Community Asks For Creedmoor Investigation

BY JOE MARVILLI
Staff Writer

While the patient who bolted from Creedmoor Psychiatric Center last week was recaptured, his initial escape has left community leaders concerned about the site’s security.

A statement from 14 civic groups was sent out on Feb. 2 to state their alarm and distress over the escape of Raymond Morillo, who was serving 15 years in prison for manslaughter and assault. While he was ultimately caught again in Memphis, Tenn., the civics are upset about the fact that he was able to escape.

The Bellerose Hillside Civic Association, the Creedmoor Civic Association, the Glen Oaks Village Co-op, the Queens Civic Congress and the Bay Terrace Community Alliance were among the groups that sent out the joint-letter to show their concern.

“It’s a fiasco. Their security is very lax,” Glen Oaks Village Co-op president Bob Friedrich said. “As a result of that, the 105th precinct responds every time there’s an incident there. They’re just as outraged as we are. It really creates a problem for the communities served by it.”

Besides expressing the civics’ frustration over the escape, the letter contained a plan to ensure the safety of the communities surrounding Creedmoor. In addition to demanding a full investigation into the incident, it also called for the adoption of a comprehensive security plan for the entire Creedmoor campus, the transfer for resources from the Office of Mental Health to fund a proper level of security, disclosure and transparency to the type of people being housed at Creedmoor and a Community Notification Protocol to provide alerts to dangerous situations.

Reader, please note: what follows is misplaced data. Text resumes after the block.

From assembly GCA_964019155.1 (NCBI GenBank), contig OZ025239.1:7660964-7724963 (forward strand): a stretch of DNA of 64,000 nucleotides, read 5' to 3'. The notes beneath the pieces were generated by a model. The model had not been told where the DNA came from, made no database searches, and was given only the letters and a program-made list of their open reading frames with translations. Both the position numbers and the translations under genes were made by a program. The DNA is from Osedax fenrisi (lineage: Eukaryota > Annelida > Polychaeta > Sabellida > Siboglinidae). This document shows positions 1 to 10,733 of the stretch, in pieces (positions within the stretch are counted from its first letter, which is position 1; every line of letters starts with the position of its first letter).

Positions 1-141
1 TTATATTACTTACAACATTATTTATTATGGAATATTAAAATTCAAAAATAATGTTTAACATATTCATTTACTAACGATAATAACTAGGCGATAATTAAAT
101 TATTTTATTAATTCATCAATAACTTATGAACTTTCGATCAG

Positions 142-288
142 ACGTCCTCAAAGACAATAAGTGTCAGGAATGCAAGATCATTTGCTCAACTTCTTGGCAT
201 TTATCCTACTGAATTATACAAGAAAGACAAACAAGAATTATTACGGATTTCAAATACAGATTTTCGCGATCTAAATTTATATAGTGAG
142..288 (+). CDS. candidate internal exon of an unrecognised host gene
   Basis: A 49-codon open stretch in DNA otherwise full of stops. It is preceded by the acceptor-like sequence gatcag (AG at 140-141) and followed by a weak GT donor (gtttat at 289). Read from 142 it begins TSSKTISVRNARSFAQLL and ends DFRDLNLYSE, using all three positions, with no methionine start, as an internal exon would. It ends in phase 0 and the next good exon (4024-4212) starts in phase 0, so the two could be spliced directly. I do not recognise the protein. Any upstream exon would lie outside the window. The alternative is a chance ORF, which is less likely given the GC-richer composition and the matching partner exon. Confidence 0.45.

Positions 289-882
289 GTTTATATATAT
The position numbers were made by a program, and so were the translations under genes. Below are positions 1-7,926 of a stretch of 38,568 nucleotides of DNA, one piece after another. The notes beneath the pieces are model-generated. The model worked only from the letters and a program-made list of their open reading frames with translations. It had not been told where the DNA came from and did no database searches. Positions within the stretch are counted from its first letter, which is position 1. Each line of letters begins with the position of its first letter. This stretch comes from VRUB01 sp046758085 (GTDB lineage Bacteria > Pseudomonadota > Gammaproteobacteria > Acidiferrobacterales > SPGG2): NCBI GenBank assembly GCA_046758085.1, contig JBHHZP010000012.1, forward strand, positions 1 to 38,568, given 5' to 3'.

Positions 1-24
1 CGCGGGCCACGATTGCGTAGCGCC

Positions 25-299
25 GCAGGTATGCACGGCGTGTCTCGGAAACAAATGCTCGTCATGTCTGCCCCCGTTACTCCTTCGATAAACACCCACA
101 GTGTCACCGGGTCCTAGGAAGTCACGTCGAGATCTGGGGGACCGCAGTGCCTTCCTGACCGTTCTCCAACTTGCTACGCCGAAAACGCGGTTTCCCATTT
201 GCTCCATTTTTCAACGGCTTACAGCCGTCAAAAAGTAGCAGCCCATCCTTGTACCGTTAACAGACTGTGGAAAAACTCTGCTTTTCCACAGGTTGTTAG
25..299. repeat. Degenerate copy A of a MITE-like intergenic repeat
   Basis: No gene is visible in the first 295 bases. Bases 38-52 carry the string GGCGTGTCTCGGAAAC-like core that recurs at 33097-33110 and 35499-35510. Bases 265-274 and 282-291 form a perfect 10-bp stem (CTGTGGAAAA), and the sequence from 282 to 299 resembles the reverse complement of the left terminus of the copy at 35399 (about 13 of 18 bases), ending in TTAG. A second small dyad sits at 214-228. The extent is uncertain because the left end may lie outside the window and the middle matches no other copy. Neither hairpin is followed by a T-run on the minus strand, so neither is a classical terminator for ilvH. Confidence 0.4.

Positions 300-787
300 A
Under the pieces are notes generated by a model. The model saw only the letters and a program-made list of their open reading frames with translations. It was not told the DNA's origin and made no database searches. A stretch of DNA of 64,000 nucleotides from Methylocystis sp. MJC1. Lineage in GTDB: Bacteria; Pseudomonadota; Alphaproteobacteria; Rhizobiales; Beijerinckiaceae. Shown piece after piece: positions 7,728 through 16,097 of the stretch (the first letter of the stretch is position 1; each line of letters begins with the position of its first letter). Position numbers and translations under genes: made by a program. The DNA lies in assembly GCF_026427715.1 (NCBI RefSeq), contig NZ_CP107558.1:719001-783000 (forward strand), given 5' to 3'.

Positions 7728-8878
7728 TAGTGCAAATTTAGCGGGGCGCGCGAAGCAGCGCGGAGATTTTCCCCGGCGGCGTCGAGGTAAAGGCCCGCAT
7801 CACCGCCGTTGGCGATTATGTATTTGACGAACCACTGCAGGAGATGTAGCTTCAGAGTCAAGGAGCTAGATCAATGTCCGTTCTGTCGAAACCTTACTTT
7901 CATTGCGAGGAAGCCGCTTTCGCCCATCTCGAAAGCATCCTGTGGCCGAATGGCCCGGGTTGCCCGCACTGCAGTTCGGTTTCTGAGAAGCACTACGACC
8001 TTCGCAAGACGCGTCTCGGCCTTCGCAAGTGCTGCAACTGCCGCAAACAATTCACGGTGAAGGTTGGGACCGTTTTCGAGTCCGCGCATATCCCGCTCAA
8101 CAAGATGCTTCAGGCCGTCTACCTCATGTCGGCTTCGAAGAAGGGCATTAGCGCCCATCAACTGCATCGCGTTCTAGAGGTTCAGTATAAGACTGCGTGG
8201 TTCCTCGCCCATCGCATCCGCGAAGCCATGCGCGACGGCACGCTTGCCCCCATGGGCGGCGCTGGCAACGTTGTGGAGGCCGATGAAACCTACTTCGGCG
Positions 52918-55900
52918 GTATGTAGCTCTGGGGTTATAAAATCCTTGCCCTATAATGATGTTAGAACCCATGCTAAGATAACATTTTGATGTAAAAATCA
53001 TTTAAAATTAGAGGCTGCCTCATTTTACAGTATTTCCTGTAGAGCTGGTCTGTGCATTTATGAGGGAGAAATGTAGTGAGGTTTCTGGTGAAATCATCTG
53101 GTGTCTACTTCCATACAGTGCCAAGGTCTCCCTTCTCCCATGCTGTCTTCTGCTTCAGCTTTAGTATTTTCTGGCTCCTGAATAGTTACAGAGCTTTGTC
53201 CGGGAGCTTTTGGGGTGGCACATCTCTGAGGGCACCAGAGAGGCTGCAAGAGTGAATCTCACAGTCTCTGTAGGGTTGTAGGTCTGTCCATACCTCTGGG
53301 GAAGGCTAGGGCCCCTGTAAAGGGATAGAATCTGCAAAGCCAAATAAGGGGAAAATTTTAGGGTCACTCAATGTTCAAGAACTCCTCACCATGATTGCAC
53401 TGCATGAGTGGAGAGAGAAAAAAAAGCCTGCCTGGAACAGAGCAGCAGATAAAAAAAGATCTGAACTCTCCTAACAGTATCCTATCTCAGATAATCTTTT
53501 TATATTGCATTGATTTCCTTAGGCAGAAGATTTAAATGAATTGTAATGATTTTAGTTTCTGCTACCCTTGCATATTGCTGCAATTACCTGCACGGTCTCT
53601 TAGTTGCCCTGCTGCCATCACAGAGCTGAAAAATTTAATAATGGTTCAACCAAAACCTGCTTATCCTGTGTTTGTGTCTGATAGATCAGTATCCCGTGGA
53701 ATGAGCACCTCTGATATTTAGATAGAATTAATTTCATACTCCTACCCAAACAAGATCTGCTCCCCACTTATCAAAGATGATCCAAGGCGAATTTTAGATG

“We want to be part of the solution. We want to know what the protocols are going to be, what the resources are and what type of patients are being held in this facility,” Friedrich added.

The letter also asked for similar review of security at Zucker-Hillside Hospital, as there have been a few problems at that site as well.

“It’s located in the middle of a huge residential area. We’ve had situations in the past. They’ve been few and far between. But we want to make sure the security apparatus there is sufficient,” Friedrich said.

The community leaders were shocked about the escape when it happened; particularly that Creedmoor housed such dangerous individuals and did not appear to have adequate security to keep them there.

“I was surprised it was housing offenders that were so dangerous. There wasn’t some mechanism put in place to notify the community,” Warren Schreiber, president of the Bay Terrace Community Alliance, said.

Reach Joe Marvilli at (718) 357-7400, Ext. 125, jmarvilli@queenstribune.com, or @Joey788.